the raised mortality rate remains "alarming".
Data has shown that the number of Coronavirus-related deaths among South Asian people is still a cause for concern during the second wave.
During the first wave, ethnic minorities experienced higher death rates than white people.
It was found that the gap closed for black people.
However, researchers from the ONS, University of Oxford, London School of Hygiene and Tropical Medicine, and the University of Leicester have found out that ethnic minorities were still disproportionately affected by Covid-19.
But for South Asians, especially Bangladeshis and Pakistanis, they experienced three times the risk.
As a result, the raised mortality rate remains “alarming”.
The research used official data on 28.9 million people aged between 30 and 100 living in private households in England between the first wave (from January until the end of August 2020) and the second wave (from September to the end of December 2020).
The risk of dying from Covid-19 for South Asian people is five-times greater compared to white British people.
It ranges from a 4.8-fold increase in the risk of dying for Pakistani men to 1.6 times higher for Indian women.
The results were presented in a preprint, and have not been published yet.
Why have some ethnic groups been hit harder by Covid-19?
There are several factors as to why some ethnic groups have been hit harder by Covid-19 than others:
- Being more likely to work in front-line or other high-risk jobs
- Living in overcrowded or multi-generational housing
- Living in more urban or built-up areas
- Deprivation leading to poorer health
- Biological or genetic health risks
- Wider discrimination or unequal treatment in healthcare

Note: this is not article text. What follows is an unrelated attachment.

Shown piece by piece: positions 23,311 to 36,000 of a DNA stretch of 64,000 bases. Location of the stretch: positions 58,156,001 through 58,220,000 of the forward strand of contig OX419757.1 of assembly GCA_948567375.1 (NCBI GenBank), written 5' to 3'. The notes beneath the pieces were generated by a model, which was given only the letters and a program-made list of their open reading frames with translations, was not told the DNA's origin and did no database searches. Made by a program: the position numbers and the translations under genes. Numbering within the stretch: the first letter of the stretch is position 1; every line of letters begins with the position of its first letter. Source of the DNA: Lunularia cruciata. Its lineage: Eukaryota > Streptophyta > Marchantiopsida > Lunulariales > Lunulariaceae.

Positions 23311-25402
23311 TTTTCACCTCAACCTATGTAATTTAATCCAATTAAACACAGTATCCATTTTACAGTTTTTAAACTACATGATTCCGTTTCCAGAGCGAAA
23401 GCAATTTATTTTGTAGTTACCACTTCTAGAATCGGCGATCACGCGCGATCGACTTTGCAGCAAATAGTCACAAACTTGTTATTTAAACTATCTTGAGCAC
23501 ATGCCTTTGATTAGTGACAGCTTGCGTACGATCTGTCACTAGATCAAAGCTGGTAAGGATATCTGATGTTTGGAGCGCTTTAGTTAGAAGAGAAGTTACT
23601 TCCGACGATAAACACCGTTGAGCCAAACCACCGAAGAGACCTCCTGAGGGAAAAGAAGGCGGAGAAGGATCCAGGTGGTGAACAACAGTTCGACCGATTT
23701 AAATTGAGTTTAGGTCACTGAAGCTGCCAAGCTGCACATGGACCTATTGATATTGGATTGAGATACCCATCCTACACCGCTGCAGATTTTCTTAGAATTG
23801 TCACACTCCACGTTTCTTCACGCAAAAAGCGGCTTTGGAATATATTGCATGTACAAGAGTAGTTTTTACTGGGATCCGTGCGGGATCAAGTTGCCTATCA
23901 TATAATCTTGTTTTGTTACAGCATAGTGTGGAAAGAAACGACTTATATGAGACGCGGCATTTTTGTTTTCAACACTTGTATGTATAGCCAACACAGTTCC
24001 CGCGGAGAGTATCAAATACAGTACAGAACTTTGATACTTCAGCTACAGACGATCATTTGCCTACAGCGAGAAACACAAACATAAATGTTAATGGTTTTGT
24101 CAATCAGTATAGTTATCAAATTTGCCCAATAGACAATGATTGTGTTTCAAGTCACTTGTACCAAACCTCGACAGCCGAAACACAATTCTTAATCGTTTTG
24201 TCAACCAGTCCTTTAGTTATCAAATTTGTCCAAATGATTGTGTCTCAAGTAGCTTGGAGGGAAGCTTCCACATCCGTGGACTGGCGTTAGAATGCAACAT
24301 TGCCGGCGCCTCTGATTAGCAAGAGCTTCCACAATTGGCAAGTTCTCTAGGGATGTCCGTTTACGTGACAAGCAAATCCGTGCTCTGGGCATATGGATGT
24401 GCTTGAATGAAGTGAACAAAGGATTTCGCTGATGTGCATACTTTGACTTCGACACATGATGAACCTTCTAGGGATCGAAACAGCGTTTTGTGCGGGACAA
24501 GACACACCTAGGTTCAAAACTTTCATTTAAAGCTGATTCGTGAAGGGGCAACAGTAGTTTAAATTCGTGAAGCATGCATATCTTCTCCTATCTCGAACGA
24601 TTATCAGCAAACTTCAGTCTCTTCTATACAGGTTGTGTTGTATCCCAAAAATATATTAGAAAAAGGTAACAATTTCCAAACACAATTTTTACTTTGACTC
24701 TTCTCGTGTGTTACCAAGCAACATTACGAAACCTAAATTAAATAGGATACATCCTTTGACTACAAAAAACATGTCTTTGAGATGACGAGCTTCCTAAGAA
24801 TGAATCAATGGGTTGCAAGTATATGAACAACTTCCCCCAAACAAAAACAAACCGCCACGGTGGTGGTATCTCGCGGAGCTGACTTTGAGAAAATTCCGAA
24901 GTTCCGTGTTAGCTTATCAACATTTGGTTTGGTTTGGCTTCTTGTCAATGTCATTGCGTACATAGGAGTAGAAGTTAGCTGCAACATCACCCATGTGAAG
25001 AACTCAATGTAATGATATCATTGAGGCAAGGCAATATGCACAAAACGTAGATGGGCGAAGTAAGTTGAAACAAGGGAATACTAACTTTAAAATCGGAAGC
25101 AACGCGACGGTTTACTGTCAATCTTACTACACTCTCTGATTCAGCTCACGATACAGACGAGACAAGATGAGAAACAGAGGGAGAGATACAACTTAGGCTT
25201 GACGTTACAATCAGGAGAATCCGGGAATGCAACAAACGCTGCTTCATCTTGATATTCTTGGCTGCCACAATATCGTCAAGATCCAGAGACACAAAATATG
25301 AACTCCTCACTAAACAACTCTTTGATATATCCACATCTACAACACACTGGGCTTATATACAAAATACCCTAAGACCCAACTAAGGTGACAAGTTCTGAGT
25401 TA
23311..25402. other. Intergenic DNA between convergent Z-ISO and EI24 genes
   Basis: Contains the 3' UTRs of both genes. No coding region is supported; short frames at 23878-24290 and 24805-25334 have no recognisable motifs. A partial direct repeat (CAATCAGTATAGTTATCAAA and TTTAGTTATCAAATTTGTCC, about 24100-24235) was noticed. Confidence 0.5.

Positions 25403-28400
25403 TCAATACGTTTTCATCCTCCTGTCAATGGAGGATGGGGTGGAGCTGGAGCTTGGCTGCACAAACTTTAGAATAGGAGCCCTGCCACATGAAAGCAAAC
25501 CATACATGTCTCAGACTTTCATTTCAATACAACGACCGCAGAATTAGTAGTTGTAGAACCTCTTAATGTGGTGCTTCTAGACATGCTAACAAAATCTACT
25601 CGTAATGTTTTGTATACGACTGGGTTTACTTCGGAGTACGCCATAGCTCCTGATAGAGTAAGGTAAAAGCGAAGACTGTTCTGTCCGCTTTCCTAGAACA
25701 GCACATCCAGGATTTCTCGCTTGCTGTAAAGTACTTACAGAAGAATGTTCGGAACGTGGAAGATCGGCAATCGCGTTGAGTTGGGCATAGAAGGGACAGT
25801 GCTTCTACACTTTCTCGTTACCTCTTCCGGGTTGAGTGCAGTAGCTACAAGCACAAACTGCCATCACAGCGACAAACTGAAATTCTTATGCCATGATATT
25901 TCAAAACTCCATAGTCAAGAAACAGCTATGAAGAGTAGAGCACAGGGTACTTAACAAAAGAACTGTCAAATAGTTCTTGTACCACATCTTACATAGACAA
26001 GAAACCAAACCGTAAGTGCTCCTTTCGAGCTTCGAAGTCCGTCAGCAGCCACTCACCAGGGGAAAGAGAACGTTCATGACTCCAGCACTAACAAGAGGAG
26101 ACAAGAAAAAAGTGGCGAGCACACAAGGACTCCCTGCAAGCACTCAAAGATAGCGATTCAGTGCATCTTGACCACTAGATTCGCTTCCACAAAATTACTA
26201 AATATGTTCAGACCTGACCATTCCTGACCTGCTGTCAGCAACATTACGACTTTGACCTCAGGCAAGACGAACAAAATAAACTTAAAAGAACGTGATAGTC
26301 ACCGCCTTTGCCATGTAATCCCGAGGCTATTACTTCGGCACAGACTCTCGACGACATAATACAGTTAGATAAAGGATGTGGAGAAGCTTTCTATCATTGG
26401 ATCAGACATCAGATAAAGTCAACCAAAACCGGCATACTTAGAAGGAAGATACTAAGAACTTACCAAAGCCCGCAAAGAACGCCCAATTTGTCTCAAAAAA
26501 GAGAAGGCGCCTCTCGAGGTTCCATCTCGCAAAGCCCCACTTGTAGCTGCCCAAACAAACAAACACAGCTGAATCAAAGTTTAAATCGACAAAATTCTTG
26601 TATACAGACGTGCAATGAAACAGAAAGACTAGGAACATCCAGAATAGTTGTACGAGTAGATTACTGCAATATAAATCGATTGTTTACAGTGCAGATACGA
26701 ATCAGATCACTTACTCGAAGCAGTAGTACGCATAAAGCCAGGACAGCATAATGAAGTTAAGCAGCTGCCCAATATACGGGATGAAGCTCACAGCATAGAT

According to the report, “geographical factors explained a large proportion of the differences in Covid-19 mortality” during the first wave.
In other words, people from ethnic minority groups were more likely to live in areas harder hit by the virus.
But this was not the case in the second wave of coronavirus.
However, for those from South Asian communities, especially for people from Bangladeshi and Pakistani backgrounds, the risk of dying of Covid-19 remained “substantially higher”.
The study also reported that:
“Focusing on treating underlying conditions, although important, may not be enough in reducing the inequalities in Covid-19 mortality.
“A focused public health policy as well as community mobilisation and a participatory public health campaign involving community leaders may help reduce the existing and widening inequalities.”
The study also reported the vital importance of understanding the evolving nature of Covid-19, to help shape the public health response to the coronavirus pandemic, especially in the context of emerging variants in some countries.
Besides, the long-term consequences of Covid-19 may be severe, especially amongst people from the South Asian communities.